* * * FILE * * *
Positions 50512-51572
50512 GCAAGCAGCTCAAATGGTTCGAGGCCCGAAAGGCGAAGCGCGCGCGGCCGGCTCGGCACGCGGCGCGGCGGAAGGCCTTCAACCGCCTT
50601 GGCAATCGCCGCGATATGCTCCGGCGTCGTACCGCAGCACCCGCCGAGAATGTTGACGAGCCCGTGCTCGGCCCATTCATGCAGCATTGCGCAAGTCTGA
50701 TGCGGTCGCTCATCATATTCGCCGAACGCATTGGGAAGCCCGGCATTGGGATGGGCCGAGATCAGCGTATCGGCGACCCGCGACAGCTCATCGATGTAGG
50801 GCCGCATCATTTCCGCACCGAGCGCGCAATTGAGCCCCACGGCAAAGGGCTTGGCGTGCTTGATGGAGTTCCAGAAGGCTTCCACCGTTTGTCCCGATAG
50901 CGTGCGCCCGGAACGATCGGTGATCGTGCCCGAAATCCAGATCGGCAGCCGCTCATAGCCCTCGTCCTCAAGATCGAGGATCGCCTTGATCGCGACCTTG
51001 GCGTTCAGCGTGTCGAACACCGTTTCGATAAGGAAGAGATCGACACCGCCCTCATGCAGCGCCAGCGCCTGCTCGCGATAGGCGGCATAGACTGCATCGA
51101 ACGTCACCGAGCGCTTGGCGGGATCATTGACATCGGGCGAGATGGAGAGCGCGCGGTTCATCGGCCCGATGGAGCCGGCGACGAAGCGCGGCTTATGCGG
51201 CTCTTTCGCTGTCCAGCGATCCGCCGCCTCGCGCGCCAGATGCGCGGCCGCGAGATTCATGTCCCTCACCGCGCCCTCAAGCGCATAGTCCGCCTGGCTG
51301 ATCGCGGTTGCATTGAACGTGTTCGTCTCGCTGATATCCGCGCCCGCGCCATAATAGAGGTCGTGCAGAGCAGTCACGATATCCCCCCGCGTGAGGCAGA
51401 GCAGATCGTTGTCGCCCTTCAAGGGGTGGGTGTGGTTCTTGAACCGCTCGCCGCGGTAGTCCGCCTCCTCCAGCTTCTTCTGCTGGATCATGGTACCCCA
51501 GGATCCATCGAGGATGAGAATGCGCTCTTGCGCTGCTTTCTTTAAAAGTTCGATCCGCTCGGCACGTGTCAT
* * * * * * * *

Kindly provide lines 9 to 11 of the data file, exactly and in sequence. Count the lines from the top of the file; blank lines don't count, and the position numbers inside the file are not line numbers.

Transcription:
51201 CTCTTTCGCTGTCCAGCGATCCGCCGCCTCGCGCGCCAGATGCGCGGCCGCGAGATTCATGTCCCTCACCGCGCCCTCAAGCGCATAGTCCGCCTGGCTG
51301 ATCGCGGTTGCATTGAACGTGTTCGTCTCGCTGATATCCGCGCCCGCGCCATAATAGAGGTCGTGCAGAGCAGTCACGATATCCCCCCGCGTGAGGCAGA
51401 GCAGATCGTTGTCGCCCTTCAAGGGGTGGGTGTGGTTCTTGAACCGCTCGCCGCGGTAGTCCGCCTCCTCCAGCTTCTTCTGCTGGATCATGGTACCCCA